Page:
FYI WIRZ: Behind NASCAR and NHRA Ropes, View One
Getting really close to a NASCAR or a NHRA team at work and obtaining a behind the scenes experience is not easy even if you have connections.
Getting close to NHRA drivers and teams in the pits is easier because every ticket is a pit pass.
In the NHRA pits, fans lean up against the ropes or tape barriers to watch crews work on cars and engines during runs down the drag strip, but they are not permitted beyond the ropes unless invited.
In the NASCAR garage, drivers walk among the lanes to get from haulers to garage stalls passing a few lucky fans with a hot pass, but fans can’t enter the stalls or the haulers without team permission.
NASCAR drivers may come out of the garage for autograph sessions, but that’s not where they normally work.
Racetake.com decided to invite Facebook.com friend Jayson Huggins, a Financial Analyst for NASCAR, to accompany them beyond the ropes during the Tire Kingdom NHRA Gatornationals in Gainesville, Florida recently.
Huggins lives in Daytona, Fla., where he works at the NASCAR headquarters, International Motorsports Center, across from Daytona International Speedway.
Huggins has been a NHRA drag racing fan for many years and his father has drag raced for decades and has been on SPEED TV’s Pass Time show with his 1968 Chevelle.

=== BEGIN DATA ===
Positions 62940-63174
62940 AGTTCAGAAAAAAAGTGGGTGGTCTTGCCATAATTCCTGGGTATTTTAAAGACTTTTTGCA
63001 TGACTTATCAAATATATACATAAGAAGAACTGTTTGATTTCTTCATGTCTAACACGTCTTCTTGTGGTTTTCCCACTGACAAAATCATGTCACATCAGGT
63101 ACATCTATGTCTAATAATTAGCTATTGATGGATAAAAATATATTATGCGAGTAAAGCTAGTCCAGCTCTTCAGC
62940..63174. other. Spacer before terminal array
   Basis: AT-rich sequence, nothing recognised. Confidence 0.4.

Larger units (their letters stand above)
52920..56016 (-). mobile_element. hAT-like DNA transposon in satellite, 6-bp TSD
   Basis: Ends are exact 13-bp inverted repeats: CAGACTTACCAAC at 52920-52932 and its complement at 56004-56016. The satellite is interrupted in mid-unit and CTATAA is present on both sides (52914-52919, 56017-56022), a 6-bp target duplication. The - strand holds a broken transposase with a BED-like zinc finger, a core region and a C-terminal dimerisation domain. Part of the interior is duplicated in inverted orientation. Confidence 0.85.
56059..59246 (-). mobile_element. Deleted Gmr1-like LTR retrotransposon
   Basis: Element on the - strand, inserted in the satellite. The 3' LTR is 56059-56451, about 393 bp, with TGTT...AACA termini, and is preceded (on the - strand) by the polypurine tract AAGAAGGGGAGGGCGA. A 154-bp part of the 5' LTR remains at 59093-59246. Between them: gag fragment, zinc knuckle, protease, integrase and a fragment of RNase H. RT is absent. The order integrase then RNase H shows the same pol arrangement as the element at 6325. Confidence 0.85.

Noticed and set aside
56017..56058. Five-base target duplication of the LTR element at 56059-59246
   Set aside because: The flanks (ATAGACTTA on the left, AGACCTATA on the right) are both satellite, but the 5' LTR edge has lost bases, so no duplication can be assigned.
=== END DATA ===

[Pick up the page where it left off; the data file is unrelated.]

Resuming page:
He has also had the opportunity recently to be close to NASCAR drivers with his role at NASCAR.
But Huggins got an eye-opening special tour among busy crew members preparing the powerful Funny Cars at the John Force Racing hauler compound.
Public Relations Manager for JFR, Elon Werner, explained the difference between NASCAR and NHRA racing by taking Huggins a few feet away from one of the cars during warm up.
“You guys race for three hours and your pit stops are 15 seconds,” Werner said. “We work on the cars for 45 minutes and we race for four and a half seconds.”
Huggins was impressed in many ways.
“Standing next to a Funny Car warming up with 8,000 hp the ground just shakes,” Huggins said. “It vibrates your bones and when they rev it up it almost feels like the horsepower just grabs you by the neck.”
Werner’s guided tour of JFR’s command center with sophisticated data, weather and machinery was especially remarkable.
“Working in one motor sport and seeing all the different aspects that go into a race gave me a completely different take on drag racing, which I ignorantly thought I knew everything about,” Huggins said.
“Drag racing has also evolved into a high tech sport where every edge is searched out just to achieve 1/1000th of a second advantage. The teams are pouring over hundreds of data points to give them any edge in hopes of making the final round.”
The effect of one-on-one interviews with famous drivers John Force, Robert Hight and Mike Neff was striking as the fast encounters played out.
Courtney Force, one of Force’s racing daughters, explained earlier in the race week what it was like growing up with a famous dad.
“When I was growing up I didn’t really know he was a famous driver,” Force said.